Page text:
These membranes are formed using the following procedures. A thin layer of a dilute solution of one component, usually an aqueous solution of the amine, is put on one side of the microporous support film. A thin layer of a dilute solution of the second component, usually in a water immiscible solvent, is then put on top of the water solution layer. The order of applying the solutions can be reversed. The two components react at the water/solvent interface forming a thin (less than 1 micron thick) highly crosslinked polymer layer. This polymer layer is the active layer of the membrane at which separation occurs. Some examples of formulations mentioned in the prior art are reacting polyethylenimine with toluene diisocyanate, reacting polyethylenimine with isophthaloyl dichloride and reacting m-phenylene diamine with trimesoyl chloride.

These membranes exhibit high salt rejections from water (>95%). The commercially available membranes prepared on polysulfone ultrafiltration membranes are not suitable for separating solutes from organic solvents as these typically soften or dissolve polysulfone.

French patent 2,595,370 teaches a multiple effect extraction process using counter current solvent flow. The process utilizes a main column separated into 2 zones by a draw off tray and a second column which fractionates the side stream drawn off from the first column. The fractionation zone produces an over head raffinate which is fed back to the top zone of column 1 above the draw-off tray. The bottoms from the fractionation zone are cooled and separate into a pseudo raffinate and an extract. This extract is recycled to the bottom zone of column 1 just below the draw-off tray. It can optionally also be fed into the top zone of column 1 just above the draw-off tray. By this scheme a raffinate is recovered from the top of the first column, an extract from the bottom of said column and a pseudo raffinate from the separation zone to which the bottoms fraction from the fractionation zone is fed.

In an alternate embodiment the extract from the bottom of column 1 can be cooled to salt-out in a separation zone an upper phase of lighter hydrocarbons which is recycled back to the bottom of the bottom zone of column 1. The bottoms fraction from this separation zone is a true extract phase.

French Patent 2,595,371 teaches a process for the selective solvent extraction of a hydrocarbon mixture. Solvent is passed counter currently to the hydrocarbon feed employing 2 or more separation columns resulting in the separation of the feed into a raffinate, a pseudo-raffinate and an extract. Feed is introduced into a first column while fresh solvent is introduced into the top of a second column. The overheads from the first column constitute the feed to the second column. The bottoms from the second column are cooled and permitted to salt-out in a separation zone wherein an upper phase pseudo raffinate is recovered and a bottom phase of recycle solvent is recovered. This bottom phase recycle solvent is used as the solvent introduced into the first column. Extract is recovered from the bottom of the first column and raffinate from the top of the second column. In an alternative embodiment part of the pseudo raffinate can be cycled back to the bottom of the second column while the extract from the first column can be cooled to salt-out in a separation zone producing a upper phase of lighter hydrocarbon which is recycled to the bottom of the first column, and a true extract bottoms phase.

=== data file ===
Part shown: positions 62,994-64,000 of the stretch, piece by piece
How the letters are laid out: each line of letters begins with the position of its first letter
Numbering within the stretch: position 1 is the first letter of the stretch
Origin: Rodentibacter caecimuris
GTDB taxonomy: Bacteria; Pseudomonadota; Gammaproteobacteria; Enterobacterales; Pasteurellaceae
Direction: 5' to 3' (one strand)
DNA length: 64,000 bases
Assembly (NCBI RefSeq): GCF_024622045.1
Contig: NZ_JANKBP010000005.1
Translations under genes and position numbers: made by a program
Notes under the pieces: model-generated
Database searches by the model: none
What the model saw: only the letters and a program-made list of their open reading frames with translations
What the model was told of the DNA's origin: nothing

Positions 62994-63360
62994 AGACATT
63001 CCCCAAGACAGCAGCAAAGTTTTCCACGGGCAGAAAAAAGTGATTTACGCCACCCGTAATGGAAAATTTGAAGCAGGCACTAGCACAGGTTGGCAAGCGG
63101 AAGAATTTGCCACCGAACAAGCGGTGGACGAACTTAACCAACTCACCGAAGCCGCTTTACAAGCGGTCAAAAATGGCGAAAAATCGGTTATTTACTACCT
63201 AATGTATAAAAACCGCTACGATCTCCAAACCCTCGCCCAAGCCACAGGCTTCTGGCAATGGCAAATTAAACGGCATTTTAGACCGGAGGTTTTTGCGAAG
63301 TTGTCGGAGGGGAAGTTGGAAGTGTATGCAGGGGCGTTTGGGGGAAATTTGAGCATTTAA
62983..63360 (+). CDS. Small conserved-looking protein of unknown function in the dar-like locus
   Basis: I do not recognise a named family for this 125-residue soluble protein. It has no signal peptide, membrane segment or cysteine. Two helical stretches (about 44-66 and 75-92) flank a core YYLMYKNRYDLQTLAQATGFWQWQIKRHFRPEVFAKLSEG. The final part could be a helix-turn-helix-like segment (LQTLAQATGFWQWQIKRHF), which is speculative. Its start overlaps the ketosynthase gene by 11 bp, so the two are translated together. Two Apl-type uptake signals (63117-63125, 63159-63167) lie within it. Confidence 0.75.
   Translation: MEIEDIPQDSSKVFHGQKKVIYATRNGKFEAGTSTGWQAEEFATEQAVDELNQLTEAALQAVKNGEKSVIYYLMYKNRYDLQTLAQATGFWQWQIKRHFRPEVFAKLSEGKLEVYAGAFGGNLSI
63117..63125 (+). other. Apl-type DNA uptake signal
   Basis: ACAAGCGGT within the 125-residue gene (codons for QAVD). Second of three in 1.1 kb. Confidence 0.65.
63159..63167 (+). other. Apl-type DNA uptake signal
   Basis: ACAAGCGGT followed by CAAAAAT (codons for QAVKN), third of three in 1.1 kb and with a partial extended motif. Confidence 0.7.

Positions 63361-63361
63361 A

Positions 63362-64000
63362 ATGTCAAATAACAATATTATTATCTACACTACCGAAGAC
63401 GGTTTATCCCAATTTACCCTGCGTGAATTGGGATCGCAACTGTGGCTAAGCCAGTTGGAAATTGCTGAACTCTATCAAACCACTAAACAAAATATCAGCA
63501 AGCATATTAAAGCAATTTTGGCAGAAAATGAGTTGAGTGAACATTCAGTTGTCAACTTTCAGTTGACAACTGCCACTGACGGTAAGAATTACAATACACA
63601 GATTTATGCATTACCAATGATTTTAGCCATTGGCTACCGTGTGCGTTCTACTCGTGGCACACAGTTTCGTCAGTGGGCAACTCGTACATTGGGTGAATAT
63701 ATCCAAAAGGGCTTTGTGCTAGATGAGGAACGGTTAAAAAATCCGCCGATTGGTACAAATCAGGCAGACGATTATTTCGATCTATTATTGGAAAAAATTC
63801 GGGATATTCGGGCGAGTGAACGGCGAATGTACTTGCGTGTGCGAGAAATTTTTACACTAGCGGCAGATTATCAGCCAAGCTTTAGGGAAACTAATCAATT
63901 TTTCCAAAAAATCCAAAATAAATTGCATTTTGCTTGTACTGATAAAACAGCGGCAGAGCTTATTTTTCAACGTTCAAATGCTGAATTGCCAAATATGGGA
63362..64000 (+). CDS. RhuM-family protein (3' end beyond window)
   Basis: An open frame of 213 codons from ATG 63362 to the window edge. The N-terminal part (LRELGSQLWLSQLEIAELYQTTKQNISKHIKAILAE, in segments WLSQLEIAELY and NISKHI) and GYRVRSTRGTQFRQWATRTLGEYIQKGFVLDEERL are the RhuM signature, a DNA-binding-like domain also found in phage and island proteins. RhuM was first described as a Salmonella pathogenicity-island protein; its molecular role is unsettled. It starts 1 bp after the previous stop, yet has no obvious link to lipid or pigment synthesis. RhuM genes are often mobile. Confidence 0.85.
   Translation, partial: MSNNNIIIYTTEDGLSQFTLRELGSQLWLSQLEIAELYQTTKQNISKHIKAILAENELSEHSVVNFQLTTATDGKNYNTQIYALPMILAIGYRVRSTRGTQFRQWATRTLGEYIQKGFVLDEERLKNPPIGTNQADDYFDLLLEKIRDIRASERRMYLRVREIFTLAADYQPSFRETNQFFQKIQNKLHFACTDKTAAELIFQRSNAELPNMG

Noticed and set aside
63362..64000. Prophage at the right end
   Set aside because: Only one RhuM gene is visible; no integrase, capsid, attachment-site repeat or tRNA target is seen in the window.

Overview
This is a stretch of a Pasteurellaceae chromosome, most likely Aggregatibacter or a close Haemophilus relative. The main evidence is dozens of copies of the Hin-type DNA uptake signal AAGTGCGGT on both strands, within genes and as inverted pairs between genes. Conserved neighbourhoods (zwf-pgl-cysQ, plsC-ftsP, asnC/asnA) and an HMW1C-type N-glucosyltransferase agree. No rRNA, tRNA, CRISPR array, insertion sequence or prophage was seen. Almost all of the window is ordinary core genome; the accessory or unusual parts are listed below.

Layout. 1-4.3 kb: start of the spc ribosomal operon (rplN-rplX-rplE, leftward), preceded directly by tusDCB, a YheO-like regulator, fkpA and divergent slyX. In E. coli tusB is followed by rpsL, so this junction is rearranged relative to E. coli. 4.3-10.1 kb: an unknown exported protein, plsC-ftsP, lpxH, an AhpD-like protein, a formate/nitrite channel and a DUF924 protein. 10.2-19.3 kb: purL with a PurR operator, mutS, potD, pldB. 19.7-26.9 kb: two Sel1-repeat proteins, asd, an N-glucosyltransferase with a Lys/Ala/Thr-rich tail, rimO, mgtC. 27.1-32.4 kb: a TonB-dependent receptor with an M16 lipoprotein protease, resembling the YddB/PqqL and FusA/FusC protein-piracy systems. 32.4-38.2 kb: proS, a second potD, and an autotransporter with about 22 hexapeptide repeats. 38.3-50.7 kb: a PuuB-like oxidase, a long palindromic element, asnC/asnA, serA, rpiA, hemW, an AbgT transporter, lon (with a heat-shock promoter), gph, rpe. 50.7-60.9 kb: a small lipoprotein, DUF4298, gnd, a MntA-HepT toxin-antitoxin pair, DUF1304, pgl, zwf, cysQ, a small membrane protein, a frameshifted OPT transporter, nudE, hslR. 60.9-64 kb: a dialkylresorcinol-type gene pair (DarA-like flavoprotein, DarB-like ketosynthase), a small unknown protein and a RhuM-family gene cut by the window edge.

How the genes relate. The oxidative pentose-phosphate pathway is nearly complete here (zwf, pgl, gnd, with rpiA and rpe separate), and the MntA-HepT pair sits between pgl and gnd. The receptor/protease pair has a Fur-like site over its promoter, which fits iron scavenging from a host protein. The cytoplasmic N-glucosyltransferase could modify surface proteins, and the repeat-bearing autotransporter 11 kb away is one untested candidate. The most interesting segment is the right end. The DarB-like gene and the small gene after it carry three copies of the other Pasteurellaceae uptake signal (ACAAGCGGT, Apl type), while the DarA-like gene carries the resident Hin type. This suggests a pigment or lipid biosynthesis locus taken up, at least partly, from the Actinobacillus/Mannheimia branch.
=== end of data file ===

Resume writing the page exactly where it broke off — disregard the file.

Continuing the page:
U.S. Pat. No. 4,311,583 teaches a solvent extraction process. A hydrocarbon feed is contacted with N-methyl pyrollidone in an extraction zone. The primary extract is separated into a secondary raffinate and a secondary extract by cooling the primary extract optionally with the addition of water or wet solvent. The secondary raffinate is separated from the secondary extract. At least part of the secondary raffinate is combined with the primary raffinate to obtain an increased yield of desired quality raffinate oil product. A part of the secondary raffinate may be returned to the lower part of the extraction zone.

U.S. Pat. No. 4,328,092 teaches the solvent extraction of hydrocarbon oils. The process uses N-methyl-2-pyrollidone. The extract from the solvent extraction zone is cooled to form two immiscible liquid phases, a secondary extract phase and a secondary raffinate phase. The secondary raffinate phase is recycled to the extraction zone resulting in increased yield of refined oil product and in energy savings.

"Liquid Extraction" 2d Ed, R. E. Treybol, McGraw-Hill Book Company, 1963 pgs 144-145, 270-273. This reference shows that extractor reflux has been practiced and that reflux for extraction operations is obtained by distillation methods, chilling or by the addition of an anti solvent.

This is a division of application Ser. No. 732,011, filed Jul. 18, 1991, now U.S. Pat. No. 5,234,597, which is a CIP of Ser. No. 609,564, filed Nov. 5, 1990, now abandoned.

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Referenced by
Citing PatentFiling datePublication dateApplicantTitle
US7497951 *28 Oct 20053 Mar 2009Toray Industries, Inc.Composite semipermeable membrane, production process thereof, and element, fluid separation equipment and method for water treatment using the same
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Classifications
U.S. Classification210/634, 210/652
International ClassificationB01D71/56, C10G21/28, C10G21/20, C10G53/04, C10G21/00, C10G31/11, B01D69/12, B01D11/04, B01D61/02
Cooperative ClassificationB01D69/125, C10G21/00, B01D61/025, C10G21/28, C10G31/11
European ClassificationB01D61/02D, C10G21/28, C10G21/00, C10G31/11, B01D69/12D